Taipei For Less Than $25 A Day

Last updated: 7 March 2017
Originally published: 4 March 2015

Allow me to let you in on a little secret: Southeast Asia isn’t the continent’s only place to travel like a king on the cheap. Driven away by a reputation for sky-high prices thanks to cities like Tokyo, many would-be travellers skip over East Asia for fear of dipping too far into their travel budgets. Fear no more. There’s an alternative.

busy-street-zhongshan-taipei-taiwan
Busy street, Zhongshan, Taipei, Taiwan

 

Enter Taipei, one of Asia’s least sung city destinations and a place where you can stretch your dollar—and your belt buckle—further than you ever imagined. Even if you’re on a tight travel budget, all the pleasures of Taipei are within grasp. Get your trip to Taiwan started right with these tips for enjoying Taipei for less than $25 per day (excluding accommodation):

Save money with a transportation pass

busy-shilin-night-market-taipei-taiwan
Busy Shilin Night Market

 

Taipei is an urban explorer’s dream, but walking between every single site is impossible. Not only are the distances grand, but the heat and humidity, especially in the summer months, will sap every ounce of energy from you. Luckily, navigating Taipei on the MRT doesn’t have to wreck your budget—there are a few cost-friendly options:

  • One-Day Metro Pass: If you’re planning to use the MRT more than a couple times, grab a one-day pass, valid for a single day offering unlimited rides. Cost: NT$150 ($5).
subway-line-taipei-taiwan
Subway Line in Taipei

 

  • EasyCard: This rechargeable payment card offers a 20% discount on individual rides. It’s a great choice if you only plan to use the MRT for a couple short-haul trips each day and are staying in Taipei for a couple days. EasyCards can also be used in certain stores like 7-11 and on many buses and trains headed out of Taipei. Cost: NT$500 ($16.65) including NT$400 of disposable funds and a NT$100 deposit (both refundable). Expect to pay anywhere between NT$16 ($0.53) for short MRT rides and $NT44 ($1.47) for longer rides in Taipei.

Enjoy the free sites

Few cities have more compelling free activities than Taipei. And even with as much as 48 hours in Taipei, you can fill your days with sightseeing without so much as spending a cent.Here are a few of my favourite free activities in Taipei:

  • Confucius Temple: The intricate carvings in this Confucian temple are well worth the trek out to Datong, one of Taipei’s oldest historical districts. Cost: Free.
bao-an-temple-detail-taipei-taiwan
Bao An Temple

 

  • Bao’an Temple: Even more impressive than its Confucian neighbour, this Taiwanese folk religion temple in Datong deserves a second (and even third) look to marvel at its ornate traditional design. Cost: Free.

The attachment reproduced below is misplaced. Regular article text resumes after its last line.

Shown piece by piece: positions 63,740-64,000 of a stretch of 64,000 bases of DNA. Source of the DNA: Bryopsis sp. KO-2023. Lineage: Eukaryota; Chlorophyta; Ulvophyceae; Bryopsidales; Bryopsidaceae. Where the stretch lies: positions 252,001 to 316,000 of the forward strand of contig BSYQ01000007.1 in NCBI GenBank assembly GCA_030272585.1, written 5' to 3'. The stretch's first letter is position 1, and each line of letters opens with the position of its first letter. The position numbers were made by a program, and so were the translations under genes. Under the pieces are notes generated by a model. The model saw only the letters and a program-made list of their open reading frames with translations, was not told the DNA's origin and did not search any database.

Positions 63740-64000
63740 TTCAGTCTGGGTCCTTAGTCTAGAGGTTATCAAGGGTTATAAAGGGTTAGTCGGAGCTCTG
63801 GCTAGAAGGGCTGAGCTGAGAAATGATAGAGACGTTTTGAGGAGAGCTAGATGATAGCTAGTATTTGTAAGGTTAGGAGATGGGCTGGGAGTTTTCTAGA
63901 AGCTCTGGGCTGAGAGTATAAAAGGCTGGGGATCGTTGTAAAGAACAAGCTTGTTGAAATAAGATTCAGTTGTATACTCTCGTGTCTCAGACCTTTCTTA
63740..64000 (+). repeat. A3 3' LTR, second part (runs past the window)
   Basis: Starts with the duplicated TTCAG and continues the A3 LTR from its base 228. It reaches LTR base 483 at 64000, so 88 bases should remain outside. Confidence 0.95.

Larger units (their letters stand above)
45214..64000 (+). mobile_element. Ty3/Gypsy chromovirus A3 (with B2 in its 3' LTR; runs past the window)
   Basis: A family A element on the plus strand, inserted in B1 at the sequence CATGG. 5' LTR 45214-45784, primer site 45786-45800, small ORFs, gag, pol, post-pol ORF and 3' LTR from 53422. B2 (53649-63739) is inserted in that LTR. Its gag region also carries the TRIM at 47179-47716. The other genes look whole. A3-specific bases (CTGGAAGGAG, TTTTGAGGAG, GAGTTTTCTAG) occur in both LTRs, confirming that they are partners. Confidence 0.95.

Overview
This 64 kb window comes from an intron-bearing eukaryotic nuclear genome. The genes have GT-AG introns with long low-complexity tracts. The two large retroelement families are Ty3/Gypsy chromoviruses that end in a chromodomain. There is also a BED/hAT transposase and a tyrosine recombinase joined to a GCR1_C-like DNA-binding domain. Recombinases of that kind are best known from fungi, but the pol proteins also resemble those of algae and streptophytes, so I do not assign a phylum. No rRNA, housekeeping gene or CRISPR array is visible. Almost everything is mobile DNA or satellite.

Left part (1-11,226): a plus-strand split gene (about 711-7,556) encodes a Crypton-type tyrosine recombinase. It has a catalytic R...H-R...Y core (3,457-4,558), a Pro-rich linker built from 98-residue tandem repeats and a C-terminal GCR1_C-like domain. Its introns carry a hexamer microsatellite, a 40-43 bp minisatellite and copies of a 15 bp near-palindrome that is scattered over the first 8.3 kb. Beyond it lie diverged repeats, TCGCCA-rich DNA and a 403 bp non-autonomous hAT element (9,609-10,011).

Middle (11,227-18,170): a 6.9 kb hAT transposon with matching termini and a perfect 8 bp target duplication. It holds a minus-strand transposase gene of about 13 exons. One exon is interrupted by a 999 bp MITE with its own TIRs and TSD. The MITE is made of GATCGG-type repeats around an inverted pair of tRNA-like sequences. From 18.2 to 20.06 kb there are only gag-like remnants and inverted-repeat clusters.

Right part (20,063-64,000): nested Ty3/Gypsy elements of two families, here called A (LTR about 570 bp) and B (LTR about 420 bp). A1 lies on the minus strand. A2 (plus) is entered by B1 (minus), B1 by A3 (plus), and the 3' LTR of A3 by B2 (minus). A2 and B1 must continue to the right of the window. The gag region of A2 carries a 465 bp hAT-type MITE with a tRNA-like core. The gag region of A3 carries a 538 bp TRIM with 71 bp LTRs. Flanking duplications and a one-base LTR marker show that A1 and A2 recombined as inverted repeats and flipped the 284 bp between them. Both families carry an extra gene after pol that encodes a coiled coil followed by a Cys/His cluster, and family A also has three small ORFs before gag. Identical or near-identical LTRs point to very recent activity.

liberty-square-taipei-taiwan
Liberty Square

 

  • Chiang Kai-shek Memorial Hall: Love him or hate him, Taiwan’s most infamous politician is immortalized on the fringes of Liberty Square in central Zhongzheng. Spectacular views onto Liberty Square from the building and witnessing the hourly changing of the guard make the trip to CKS Memorial Hall worthwhile. Cost: Free.
taipei-101-from-elephant-mountain
Taipei from Elephant Mountains

 

  • Elephant Mountain: Hiking up Elephant Mountain is no easy feat in Taipei’s eternal heat, but travellers who tough it out will throw themselves in front of one of the city’s finest skyline panoramas. Cost: Free.

Eat at the markets, day and night

raohe-night-market-gate-taipei-taiwan
Raohe Night Market

 

Like in many cities in Asia, saving money in Taipei involves a conscious effort to avoid expat- and tourist-focused restaurants and search out local food choices. Fortunately in Taipei it couldn’t be easier—wherever you wander a great local market or restaurant is never far away.

omelette-breakfast-street-food-taipei-taiwan
Omelette for breakfast

 

During the day you’ll find street vendors and markets scattered around the city, offering anything from oyster vermicelli and omelettes to dumplings and pork buns. If you choose well, you’ll pop your belt out with your newfound “Buddha belly” after enjoying a handful of tasty treats for NT$150 ($5) or less. For the best variety of cheap Taiwanese food though, visiting Taipei’s night markets is a must. With night markets springing forth at every end of the city, choosing one can be a challenge. Here are a few suggestions: